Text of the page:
Witkin triggered discourses on the subject of death by reinterpreting and referencing classical works by artists such Goya, Balthus and Velásquez. (International Centre of Photography) He even reinterpreted Man Ray’s iconic “Le Violin” as a tribute, nonetheless Witkin’s version of portrayal comprises more violent and gore that creates some sort of reflection towards contemporary conception of beauty upon a woman. The works of Witkin compels effectively for psychoanalytical readings. (Metaxatos, 2004)
In Witkin’s MA thesis, he asserted that all the subjects he portrayed in his works are himself, in which he mentioned that he carefully discerned and choose his models with cautious in order to make them understand the visuals that he is trying to achieve are under the scrutiny of his mind apropos to his fears in depth i.e. of isolation, love and castration. (as cited in Metaxatos, 2004) It can be said that Witkin’s photographs explores his self-repression in certain ways.
Peter Schwenger, a fellow at University of Western Ontario, have made a claim that within a corpse ‘we see a subjectivity at the same time that we see an object, we see the degree to which subjectivity is the seeing of an object’. (as cited in Metaxatos, 2004) The corpse constitutes the uncanny, for it changes the image of otherness and self, paradoxically. As Despina Metaxatos (2004) asserts in her piece, ‘we are both there and not there’. (p. 29) Thereby, it is lucid why corpse is such a captivating subject for Joel-Peter Witkin. It presents death and the values concerning beauty that are attached to it, in a very intimate way.
Witkin conceded his usage of corpse’s power of symbolic, he mentioned the reason he became a photographer is because photography allow him to exert with ‘power of reality’. There is an excerpt in Metaxatos’ thesis, where Witkin asserted:
…if I show death that is because even in that condition I recognized this power of reality that no imagined work can reproduce…The Pieta or The Virgin of the Rocks, no matter how wonderful they are, are only reproductions of the human mind, while the reality of flesh, living or dead, is the creation of God.
This excerpt, with lucidity, have explained in short the reason behind why the works of jeol-Peter Witkin is both powerful and controversial. The participation of real human flesh in Witkin’s photography represent death, by in a way, not representing it.
Woman Once a Bird (1990) by Joel-Peter Witkin as a tribute for Man Ray’s Le Violin.
In short, Joel-Peter Witkin is a profound photographer of the current epoch. In a way, we can see his photographs as giving a new life to something that is demised i.e. by using human remains in artistic projects so that it gives life to something new, art. Witkin not only include discourses concerning death in his works, but it is central to them. He is not only a unique constructive photographer but also a skilful printmaker. The fact that Witkin still uses negative, the intimacy between him as a photographer and his photos are conveyed in his works, it elicits a sense of authenticity.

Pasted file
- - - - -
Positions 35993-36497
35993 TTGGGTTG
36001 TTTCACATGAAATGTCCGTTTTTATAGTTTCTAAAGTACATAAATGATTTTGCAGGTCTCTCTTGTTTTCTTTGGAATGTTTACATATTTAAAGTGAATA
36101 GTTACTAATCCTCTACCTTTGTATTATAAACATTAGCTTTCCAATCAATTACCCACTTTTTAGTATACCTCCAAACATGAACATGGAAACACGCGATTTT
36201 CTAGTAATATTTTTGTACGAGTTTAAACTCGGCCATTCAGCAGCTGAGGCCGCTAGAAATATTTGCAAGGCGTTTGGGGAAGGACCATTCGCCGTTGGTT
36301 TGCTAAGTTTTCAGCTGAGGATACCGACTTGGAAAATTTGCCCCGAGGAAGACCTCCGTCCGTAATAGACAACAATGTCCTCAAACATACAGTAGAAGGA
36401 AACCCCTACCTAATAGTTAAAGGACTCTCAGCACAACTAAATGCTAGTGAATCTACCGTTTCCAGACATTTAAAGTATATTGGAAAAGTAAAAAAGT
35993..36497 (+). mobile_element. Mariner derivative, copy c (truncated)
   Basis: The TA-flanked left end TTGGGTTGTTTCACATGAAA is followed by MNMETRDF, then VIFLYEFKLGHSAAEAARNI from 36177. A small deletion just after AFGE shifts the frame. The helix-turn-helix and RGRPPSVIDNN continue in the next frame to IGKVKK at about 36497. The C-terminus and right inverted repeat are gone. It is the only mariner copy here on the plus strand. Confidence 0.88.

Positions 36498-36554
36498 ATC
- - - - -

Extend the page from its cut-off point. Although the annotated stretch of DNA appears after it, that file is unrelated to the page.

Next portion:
Death is, with no doubt, one of the most powerful subjects in the history of both photography and arts. Witkin’s photograph is very successful in the elicitation of compound emotions from the viewers. His works also projects fear, however in a beautifully grotesque manner. To conclude, Witkin’s photography defies the conventional techniques, for the distinctiveness of his work is successful under the amalgamation of skilful camera techniques, printmaking, art directing, sculpting, theatrical visions with a touch of personal discernment towards subjects such as life and death.
Creed, B. (2002) Horror and the monstrous-feminine. In Mark Jancovich (Ed.), Horror, the film reader (pp. 67-76). London: Routledge.
Joel-Peter Witkin. (2016, March 02). Retrieved November 19, 2017, from https://www.icp.org/browse/archive/constituents/joel-peter-witkin?all%2Fall%2Fall%2Fall%2F0
Joel-Peter Witkin. (n.d.). Retrieved November 19, 2017, from http://www.artnet.com/artists/joel-peter-witkin/
Marino, T. (Director). (n.d.). Joel-Peter Witkin: An Objective Eye [Video file]. Retrieved from https://www.youtube.com/watch?v=ro55ed2AAak
Metaxatos, D. (2004). The spiritual body: Regression and redemption in the work of Joel-Peter Witkin (Unpublished doctoral dissertation). The University of Western Australia
Palgi, P., & Abramovitch, H. (1984). Death: A cross cultural perspective. Annual Review of Anthropology, 13, 385-417.
Posel, D., & Gupta, P. (2009). The life of the corpse: Framing reflections and questions. African Studies, 68(3), 299-309.
Roche, J. (2016, May 24). The Ten Bloodiest Metal Album Covers [Gross, but not entirely NSFW]. Retrieved November 19, 2017, from http://www.laweekly.com/music/the-ten-bloodiest-metal-album-covers-gross-but-not-entirely-nsfw-2411884
Strong, R. L. (2015). The demised human form as a source of beauty and horror: The beauty of the bones (Unpublished doctoral dissertation). Lesley University College of Art and Design.